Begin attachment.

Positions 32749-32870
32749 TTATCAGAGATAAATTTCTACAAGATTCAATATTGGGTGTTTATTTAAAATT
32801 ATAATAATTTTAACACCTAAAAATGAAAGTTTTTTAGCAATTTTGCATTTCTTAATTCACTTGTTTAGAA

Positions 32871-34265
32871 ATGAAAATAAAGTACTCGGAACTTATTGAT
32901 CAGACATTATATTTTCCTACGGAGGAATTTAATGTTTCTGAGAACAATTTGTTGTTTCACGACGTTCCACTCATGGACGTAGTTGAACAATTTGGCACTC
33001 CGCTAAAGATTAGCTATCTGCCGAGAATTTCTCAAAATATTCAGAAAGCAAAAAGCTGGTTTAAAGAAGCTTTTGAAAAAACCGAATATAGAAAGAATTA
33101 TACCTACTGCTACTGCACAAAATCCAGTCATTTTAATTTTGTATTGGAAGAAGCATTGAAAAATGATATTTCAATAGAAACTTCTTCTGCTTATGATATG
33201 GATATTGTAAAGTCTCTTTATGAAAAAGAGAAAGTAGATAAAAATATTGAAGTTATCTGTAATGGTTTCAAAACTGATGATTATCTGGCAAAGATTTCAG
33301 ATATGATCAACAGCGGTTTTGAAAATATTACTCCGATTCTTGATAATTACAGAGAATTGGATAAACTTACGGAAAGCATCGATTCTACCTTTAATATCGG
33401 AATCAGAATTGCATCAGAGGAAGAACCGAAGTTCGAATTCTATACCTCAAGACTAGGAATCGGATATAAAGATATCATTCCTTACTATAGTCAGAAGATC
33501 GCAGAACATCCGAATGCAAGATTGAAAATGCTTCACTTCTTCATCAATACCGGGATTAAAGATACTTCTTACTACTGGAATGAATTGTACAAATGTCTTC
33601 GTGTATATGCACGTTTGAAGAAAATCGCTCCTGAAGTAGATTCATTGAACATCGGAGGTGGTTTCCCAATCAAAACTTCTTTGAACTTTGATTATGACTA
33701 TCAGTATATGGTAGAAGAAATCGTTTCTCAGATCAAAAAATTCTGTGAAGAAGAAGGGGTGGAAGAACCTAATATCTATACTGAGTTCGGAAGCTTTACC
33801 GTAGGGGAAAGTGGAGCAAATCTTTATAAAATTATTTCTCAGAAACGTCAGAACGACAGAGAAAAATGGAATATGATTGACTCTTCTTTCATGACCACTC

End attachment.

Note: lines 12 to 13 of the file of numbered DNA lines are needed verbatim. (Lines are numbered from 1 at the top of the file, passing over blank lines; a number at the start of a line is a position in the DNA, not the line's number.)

33501 GCAGAACATCCGAATGCAAGATTGAAAATGCTTCACTTCTTCATCAATACCGGGATTAAAGATACTTCTTACTACTGGAATGAATTGTACAAATGTCTTC
33601 GTGTATATGCACGTTTGAAGAAAATCGCTCCTGAAGTAGATTCATTGAACATCGGAGGTGGTTTCCCAATCAAAACTTCTTTGAACTTTGATTATGACTA